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Joaquin Lopez fuses music, poetry, storytelling in local performances
Local community leader, artist and performer Joaquin Lopez has a deep love for the connectedness of music, poetry and storytelling. The Latin folk community artist with Washington County roots will take center stage at the Walters Cultural Arts Center, 527 E. Main St., on Feb. 12 at 7:30 p.m. to perform music focusing on love, valor, humor, longing and compassion.
Lopez, who grew up in Beaverton and graduated from Aloha High School, came from a Latino family that settled in Oregon in the mid-1960s after migrating back and forth from Texas during the harvesting seasons.
As a kid, there were not too many Latinos in Beaverton, and I didnt learn what Latino meant until high school and college, he said. As a kid, I did hear other kids make fun of Mexicans on the playground in front of me, I remember feeling ashamed when youre a kid, you dont wanna be different, you want to fit in.
As Lopez bloomed out of childhood, he began to realize he wanted to sing and act in high school, and pursued his education at Southern Oregon with a BFA in theater arts and moved to Hollywood, Calif. for a little while after graduating from the university in 1998.
I was not ready for the onslaught of criticism and rejection; I was too vulnerable and sensitive, he said. Although I had a great look and talent, I was told by a particular management company they wanted to represent me but that I was not Latino enough and that I came across as gay.
Lopez, who came to terms with his homosexuality at the age of 14, endured a lot of bullying, but fortunately had supportive close friends, teachers and family. Keeping the fact he was bullied away from his parents, he applied for an exchange program to study in Mexico for his junior year in high school as a means to escape. He eventually traveled to Spain, strengthened his Spanish, learned a few things about the world and experienced what it was like to belong and fit in something he described as a healing experience.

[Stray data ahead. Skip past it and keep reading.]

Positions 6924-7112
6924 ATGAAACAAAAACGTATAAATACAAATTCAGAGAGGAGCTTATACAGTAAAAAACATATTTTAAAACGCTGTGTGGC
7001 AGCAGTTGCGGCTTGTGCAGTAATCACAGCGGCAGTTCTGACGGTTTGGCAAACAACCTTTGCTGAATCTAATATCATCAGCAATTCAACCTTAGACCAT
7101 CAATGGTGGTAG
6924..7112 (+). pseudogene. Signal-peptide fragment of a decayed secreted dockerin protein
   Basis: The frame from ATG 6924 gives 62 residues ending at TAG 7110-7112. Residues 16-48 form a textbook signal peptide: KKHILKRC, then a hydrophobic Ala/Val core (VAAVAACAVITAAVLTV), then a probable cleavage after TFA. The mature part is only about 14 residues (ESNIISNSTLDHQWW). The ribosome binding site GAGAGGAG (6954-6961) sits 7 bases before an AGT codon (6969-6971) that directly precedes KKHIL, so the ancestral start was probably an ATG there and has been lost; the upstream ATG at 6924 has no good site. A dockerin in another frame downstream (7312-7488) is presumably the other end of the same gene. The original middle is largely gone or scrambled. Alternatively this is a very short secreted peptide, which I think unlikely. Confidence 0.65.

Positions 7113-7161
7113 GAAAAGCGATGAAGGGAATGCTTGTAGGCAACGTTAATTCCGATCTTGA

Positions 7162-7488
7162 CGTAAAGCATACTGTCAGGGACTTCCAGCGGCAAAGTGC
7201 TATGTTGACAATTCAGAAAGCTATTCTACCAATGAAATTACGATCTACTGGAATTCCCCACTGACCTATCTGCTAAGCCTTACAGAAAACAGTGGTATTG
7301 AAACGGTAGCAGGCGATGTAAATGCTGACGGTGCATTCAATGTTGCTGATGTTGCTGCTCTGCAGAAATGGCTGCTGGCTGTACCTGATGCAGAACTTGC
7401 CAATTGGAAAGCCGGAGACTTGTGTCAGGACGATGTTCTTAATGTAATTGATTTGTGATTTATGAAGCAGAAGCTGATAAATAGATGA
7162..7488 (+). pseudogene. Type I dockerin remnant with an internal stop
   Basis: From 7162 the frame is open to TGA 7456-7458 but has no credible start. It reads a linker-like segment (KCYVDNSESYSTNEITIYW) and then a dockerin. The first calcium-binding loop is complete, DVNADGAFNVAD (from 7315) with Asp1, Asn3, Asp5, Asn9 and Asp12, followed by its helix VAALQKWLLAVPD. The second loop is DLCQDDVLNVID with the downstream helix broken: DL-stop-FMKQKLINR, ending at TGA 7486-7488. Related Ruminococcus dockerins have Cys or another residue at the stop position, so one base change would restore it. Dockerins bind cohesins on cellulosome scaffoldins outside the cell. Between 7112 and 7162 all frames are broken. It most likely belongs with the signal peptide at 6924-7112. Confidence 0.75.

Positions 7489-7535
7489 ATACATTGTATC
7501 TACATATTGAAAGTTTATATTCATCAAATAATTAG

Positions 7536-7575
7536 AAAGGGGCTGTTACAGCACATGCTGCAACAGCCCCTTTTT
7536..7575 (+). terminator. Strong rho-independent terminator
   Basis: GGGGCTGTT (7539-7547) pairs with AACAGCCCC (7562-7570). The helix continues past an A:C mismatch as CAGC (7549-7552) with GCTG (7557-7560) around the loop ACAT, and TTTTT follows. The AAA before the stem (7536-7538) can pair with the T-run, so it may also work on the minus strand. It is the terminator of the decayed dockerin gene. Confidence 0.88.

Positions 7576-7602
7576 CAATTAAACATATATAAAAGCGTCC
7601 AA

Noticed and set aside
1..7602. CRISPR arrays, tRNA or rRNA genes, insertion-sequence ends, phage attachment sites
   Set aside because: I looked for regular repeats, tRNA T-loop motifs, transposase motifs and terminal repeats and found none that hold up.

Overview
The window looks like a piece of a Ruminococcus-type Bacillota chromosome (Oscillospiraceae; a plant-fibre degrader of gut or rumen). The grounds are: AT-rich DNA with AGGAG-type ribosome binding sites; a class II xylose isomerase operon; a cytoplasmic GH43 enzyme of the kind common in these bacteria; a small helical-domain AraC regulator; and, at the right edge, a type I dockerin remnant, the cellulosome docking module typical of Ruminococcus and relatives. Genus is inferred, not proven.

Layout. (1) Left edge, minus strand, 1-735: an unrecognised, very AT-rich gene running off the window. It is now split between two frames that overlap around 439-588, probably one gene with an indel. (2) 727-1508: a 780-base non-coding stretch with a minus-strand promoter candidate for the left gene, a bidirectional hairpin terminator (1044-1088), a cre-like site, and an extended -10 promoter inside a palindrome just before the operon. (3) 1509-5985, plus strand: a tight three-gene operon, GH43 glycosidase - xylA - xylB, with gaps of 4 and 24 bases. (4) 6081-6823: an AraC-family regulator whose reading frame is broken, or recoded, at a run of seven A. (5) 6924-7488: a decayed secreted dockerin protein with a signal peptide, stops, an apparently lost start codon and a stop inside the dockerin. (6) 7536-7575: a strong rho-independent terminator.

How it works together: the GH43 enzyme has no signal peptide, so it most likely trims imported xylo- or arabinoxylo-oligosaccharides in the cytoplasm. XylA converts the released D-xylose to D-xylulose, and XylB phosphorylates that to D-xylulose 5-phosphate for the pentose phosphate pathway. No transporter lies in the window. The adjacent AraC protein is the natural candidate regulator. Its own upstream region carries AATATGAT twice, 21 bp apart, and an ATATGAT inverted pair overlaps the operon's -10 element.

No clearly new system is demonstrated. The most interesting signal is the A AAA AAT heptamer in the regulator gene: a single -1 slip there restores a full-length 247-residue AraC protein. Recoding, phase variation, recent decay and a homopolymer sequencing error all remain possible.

When he moved back to Oregon after his time in Hollywood, he continued to sing and write while living with his parents, who opened up La Bonita Restaurant in the Alberta Arts District in Portland.
I took voice lessons and started playing out and about, he said. Then, in 2003 I began writing songs in Spanish many of them penned with my father. I learned and became inspired by Latin American folk. My heart opened.
After taking voice lessons and performing at open mics, he finally found his footing in the world of music.
I taught myself guitar and have taken a few lessons. I use the guitar as a songwriting tool, Lopez said. Although I am competent and perform solo with the guitar, I enjoy collaborating with other musicians. I see myself more like a performer who uses music and story as paint brushes.
Lopez has been an increasingly visible figure in Portland over the past decade, most recently as the keynote presenter for Oregon Heritage Conference and Oregon Humanities IdeaLab. He credits the Regional Arts and Culture Council as being an instrumental part of his growth as a community artist.
It is through their grants process, workshops and conversations with grants officers he learned how to effectively communicate and conceptualize his projects, including Voz Alta, an evening of music and poetry founded by Lopez in 2009 for Portland Latino Gay Pride that celebrates the Latino-American experience through poetic narratives that feature the lives of Portlands Latino community, performed by actors and orchestrated live with Latin American folk songs; and Cinescopio, a film series that presents classic Latin American cinema at the Hollywood Theatre. Lopez is also on the theaters board.
Several guests will join Lopez on the Walters stage, including actor Nurys Herrera and poet Octaviano Merecias-Cuevas, who was featured with Oregon Poet Laureate Peter Sears last year during the Walters Spoken Word Series.
Also joining Lopez is his musical partner James Ashley Mayer with percussionist Eddie Esparza.
The evening will feature songs and storytelling relevant to Valentines Day. Tickets are on sale now for $14 in advance and $18 day of show and are available online at brownpapertickets.com or through the Walters box office at 503-615-3485.